I love it when we get letters from the readers. Some months we'll receive letters on a wide variety of topics, everything from the cost of safety equipment to feature topic suggestions to human interest stories. Then there are other months were one subject seems to dominate the majority of the mail we receive. Months like that are usually the result of something that was written in the magazine, sometimes it's a feature but most often it is about a column either Bob or I wrote. This month was exactly that-single subject domination.
Now, we have been getting feedback on Project G.R.E.E.N. since we introduced the concept of "green racing" with the January issue. But it seemed to come to a head in the March issue when Bob wrote his column "Big Changes Are Coming: How Racing Might Soon Be Going Green." I continued to receive letters on the subject as this issue was shipped off to the printer in early January. Three of the letters are printed in Pit Board and all are worth the read. I encourage you to write in and let us know your opinion on the subject, especially where the first round of dyno testing of our Project G.R.E.E.N. motor is concerned. The article, which appears on page 30 and was penned by Jim McFarland, details the results of that initial test. In many ways it was eye opening and I am looking forward to hearing your thoughts on it.
This issue also marks our Best of PRI theme as we turned veteran freelancer Jeff Huneycutt loose with camera and pen to cover the Performance Racing Industry Show held in mid-December in Orlando. His PRI feature story on page 70 takes the place of Race Products this month.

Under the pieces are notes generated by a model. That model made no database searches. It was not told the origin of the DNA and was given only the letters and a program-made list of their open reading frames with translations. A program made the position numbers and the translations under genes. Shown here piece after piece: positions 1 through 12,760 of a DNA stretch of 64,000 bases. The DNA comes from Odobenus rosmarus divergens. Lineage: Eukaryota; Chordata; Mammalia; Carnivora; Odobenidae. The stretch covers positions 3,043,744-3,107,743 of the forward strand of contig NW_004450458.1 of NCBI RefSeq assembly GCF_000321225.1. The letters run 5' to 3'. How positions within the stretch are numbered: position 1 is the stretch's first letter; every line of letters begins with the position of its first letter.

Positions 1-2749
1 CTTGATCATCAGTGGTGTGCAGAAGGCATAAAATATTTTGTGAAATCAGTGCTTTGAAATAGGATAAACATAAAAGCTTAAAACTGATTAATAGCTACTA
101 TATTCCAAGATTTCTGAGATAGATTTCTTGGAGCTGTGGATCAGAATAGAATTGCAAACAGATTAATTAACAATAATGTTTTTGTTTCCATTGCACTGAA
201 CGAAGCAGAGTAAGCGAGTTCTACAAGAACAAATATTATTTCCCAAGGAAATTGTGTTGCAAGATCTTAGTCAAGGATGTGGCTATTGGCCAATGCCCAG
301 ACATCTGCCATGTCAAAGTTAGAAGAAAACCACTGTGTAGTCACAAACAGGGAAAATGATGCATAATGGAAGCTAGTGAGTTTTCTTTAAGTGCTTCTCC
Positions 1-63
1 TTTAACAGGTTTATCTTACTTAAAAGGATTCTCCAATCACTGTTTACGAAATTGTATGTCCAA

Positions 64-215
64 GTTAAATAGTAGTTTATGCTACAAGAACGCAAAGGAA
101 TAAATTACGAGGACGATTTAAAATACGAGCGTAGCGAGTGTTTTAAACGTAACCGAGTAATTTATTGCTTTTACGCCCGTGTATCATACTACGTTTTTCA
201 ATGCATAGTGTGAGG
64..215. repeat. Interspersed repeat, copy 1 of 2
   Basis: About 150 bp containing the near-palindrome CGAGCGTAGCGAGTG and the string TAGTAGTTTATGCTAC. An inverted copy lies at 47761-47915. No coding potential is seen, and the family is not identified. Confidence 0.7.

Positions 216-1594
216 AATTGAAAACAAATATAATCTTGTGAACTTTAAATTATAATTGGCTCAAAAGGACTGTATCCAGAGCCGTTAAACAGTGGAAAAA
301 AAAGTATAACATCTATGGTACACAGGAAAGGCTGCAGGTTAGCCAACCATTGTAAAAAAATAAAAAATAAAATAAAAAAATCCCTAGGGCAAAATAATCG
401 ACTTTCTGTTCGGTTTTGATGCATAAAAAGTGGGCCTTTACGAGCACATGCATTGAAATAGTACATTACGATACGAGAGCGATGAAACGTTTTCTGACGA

Hot on the heels of the successful IMIS Indy show, my team and I also headed to PRI curious to see what, if any, affect the Indy show would have on O-town. If there was an impact it was hard to see. The aisles of the PRI show were full of attendees and most every exhibitor we talked to was pleased with the results. Granted, the number of exhibitors was down compared with previous years-judging by the way the aisles were setup and the fact that the rear of the hall had empty space. But that's to be expected-we are in some pretty down economic times and racing, no matter how you slice it, is a disposable-income sport. However, brisk attendance at both shows tells me that 2010 should shape up to be a great one for the racing industry.
Green racing aside, the future of our sport lies within concepts like F.A.S.T. a new asphalt late model series in Florida that was developed by a group of veteran racers. Bob Bolles takes a look at the inner workings of this new series.
In addition, we have a slew of great innovative tech to round out this issue, including Part 2 of our Boss 351 Late Model engine build. We also take an inside peak at Mittler Brothers' Pull Down Rig, an innovative tool for teams that don't want, or can't afford, to mess around with a seven-post shaker. And we can't forget what has to be one of the more unique and entertaining stories that graces the cover of this month's Circle Track. It follows a group of northwestern short trackers who got the inspiration to run a full-bodied stock car in the country's longest endurance race-the 25 Hours of Thunderhill. It didn't go as planned and, regardless of the venue, I believe every last one of us has had a race just like theirs.
I'm writing this on January 4, so while you're reading it in mid-February I'm going to take this opportunity to wish everybody a Happy and Safe New Year! May your setup be balanced, your motor tuned, and your trophy case full.
Until next month go fast and turn left!